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China Mobile leads Asian telecoms

Stellar earnings translate into region's top market cap

TOKYO/BEIJING -- Among Asian telecom companies, China Mobile has the biggest market cap by far, a feat it accomplished by beating out mainland rivals in the race to provide high-speed 4G service. 

China Mobile's market cap stood at $225.3 billion on Friday, more than double the figure for Japan's NTT Docomo, its closest rival. China Mobile's market cap has grown 4% since April 6, 2012 -- before 4G started gaining popularity in the mainland. China Telecom's market cap, meanwhile, shrank 7% while that of China United Network Communications, or China Unicom, tumbled 16% in that period.

The market has rewarded China Mobile for its robust earnings. The company posted a net profit of 108.7 billion yuan ($15.7 billion) in 2016, nearly six times the black ink at the other two providers combined, according to figures released through the end of March.

By taking the lead in establishing a 4G network and in helping customers upgrade to smartphones, China Mobile distanced itself from the competition. A public-private partnership led development of a set of 4G specifications in China. China Mobile adopted those standards and received approval to launch its service at the end of 2013.  

Meanwhile, China Telecom and China Unicom adopted different standards. Because of government foot-dragging in conferring licenses, the pair faced delays in setting up base stations. At the end of last year, China Mobile boasted 535 million 4G customers -- 2.4 times the combined number at the two rivals.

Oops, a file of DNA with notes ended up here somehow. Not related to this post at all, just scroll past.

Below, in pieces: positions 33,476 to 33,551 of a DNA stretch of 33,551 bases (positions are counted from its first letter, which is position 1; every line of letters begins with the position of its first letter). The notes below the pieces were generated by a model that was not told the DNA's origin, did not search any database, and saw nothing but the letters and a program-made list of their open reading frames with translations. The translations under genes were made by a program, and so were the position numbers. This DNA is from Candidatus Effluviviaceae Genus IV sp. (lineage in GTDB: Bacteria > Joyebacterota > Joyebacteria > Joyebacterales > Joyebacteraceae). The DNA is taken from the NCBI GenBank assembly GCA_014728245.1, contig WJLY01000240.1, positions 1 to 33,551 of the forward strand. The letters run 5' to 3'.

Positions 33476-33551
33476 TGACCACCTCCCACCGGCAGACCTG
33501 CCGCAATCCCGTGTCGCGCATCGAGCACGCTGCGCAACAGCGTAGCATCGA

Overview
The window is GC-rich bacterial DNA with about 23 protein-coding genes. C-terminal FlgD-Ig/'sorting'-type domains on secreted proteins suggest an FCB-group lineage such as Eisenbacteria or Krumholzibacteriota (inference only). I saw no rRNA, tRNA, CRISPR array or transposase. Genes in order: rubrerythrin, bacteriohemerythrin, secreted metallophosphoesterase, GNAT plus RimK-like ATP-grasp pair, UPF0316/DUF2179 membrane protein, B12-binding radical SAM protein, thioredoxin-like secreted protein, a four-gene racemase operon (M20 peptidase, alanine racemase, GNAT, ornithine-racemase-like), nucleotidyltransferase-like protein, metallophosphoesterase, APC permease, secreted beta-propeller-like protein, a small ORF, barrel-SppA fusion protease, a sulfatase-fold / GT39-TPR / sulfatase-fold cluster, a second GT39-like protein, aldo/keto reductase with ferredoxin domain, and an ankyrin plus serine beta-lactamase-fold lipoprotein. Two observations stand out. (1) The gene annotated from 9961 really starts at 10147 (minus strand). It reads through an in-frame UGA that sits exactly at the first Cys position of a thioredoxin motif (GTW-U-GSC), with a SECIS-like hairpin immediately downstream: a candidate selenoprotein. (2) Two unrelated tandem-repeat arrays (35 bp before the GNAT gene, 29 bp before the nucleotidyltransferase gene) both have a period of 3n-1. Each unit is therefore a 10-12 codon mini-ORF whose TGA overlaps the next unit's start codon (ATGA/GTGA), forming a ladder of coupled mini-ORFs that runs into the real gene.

China Mobile's head start in installing 4G base stations is reflected in its lead in both earnings and stock price. While the two other carriers scrambled to close the gap in 2016, China Mobile was profiting off its investments that year, said Joel Ying, analyst at Nomura Holdings' Hong Kong arm.

The behemoth captured users of conventional cellphones by offering down-market smartphones. China Mobile was also the first to move 4G-compatible Apple devices in China, and it is aiming for supremacy in the 5G market when the technology becomes commercially available around 2020.

In order to grow earnings, China Telecom is offering data services through its fixed-wire networks. China Unicom is relying on tie-ups with online retailers.

Up in Singapore, down in India

During the five years when the market caps at Chinese telecoms either inched up or declined, many Southeast Asian providers saw their fortunes take off. Singapore Telecommunications, also known as Singtel, grew its market value 15% during that span to $45.1 billion, making it second among Asian carriers excluding Japanese players.

A woman looks at her smartphone in Beijing.

Investors "have praised the aggressive overseas investment strategy," said an analyst in Singapore. Because of the tiny domestic market, Singtel has been setting up shop in other developing nations in Asia. The company spent nearly $2 billion last summer acquiring stakes in Indian and Thai mobile companies. Singtel is also expanding to other domains, inking an $810 million deal to take over U.S. cybersecurity firm Trustwave in 2015.

Although India has the world's second-largest population, several Indian carriers have seen their market caps shrink over the five years. The value of Bharti Airtel, the largest, dipped 13% to $21.4 billion. The entry of Reliance Industries, India's biggest private company, and other new players has crowded the mobile communications market with over 10 companies. Stiff price competition has squeezed profits at all of them.

However, the Indian landscape has been shifting rapidly of late. Bharti Airtel announced this February it is purchasing Indian operations controlled by Norway's Telenor. 

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